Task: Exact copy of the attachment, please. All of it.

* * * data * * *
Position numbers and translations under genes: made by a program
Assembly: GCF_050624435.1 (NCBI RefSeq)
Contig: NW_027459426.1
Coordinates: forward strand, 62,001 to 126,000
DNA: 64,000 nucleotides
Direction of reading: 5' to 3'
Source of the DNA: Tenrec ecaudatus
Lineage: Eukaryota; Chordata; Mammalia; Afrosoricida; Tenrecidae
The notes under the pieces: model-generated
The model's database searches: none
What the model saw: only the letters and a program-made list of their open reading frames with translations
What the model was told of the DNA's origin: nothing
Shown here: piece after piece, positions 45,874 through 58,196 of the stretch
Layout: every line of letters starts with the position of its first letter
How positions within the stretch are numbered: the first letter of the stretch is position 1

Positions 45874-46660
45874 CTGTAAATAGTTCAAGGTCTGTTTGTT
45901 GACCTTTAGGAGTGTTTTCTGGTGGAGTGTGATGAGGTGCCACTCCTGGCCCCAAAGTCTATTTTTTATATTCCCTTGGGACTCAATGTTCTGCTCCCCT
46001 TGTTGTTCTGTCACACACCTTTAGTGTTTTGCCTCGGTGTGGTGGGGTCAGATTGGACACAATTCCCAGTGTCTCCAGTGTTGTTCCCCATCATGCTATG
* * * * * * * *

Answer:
Position numbers and translations under genes: made by a program
Assembly: GCF_050624435.1 (NCBI RefSeq)
Contig: NW_027459426.1
Coordinates: forward strand, 62,001 to 126,000
DNA: 64,000 nucleotides
Direction of reading: 5' to 3'
Source of the DNA: Tenrec ecaudatus
Lineage: Eukaryota; Chordata; Mammalia; Afrosoricida; Tenrecidae
The notes under the pieces: model-generated
The model's database searches: none
What the model saw: only the letters and a program-made list of their open reading frames with translations
What the model was told of the DNA's origin: nothing
Shown here: piece after piece, positions 45,874 through 58,196 of the stretch
Layout: every line of letters starts with the position of its first letter
How positions within the stretch are numbered: the first letter of the stretch is position 1

Positions 45874-46660
45874 CTGTAAATAGTTCAAGGTCTGTTTGTT
45901 GACCTTTAGGAGTGTTTTCTGGTGGAGTGTGATGAGGTGCCACTCCTGGCCCCAAAGTCTATTTTTTATATTCCCTTGGGACTCAATGTTCTGCTCCCCT
46001 TGTTGTTCTGTCACACACCTTTAGTGTTTTGCCTCGGTGTGGTGGGGTCAGATTGGACACAATTCCCAGTGTCTCCAGTGTTGTTCCCCATCATGCTATG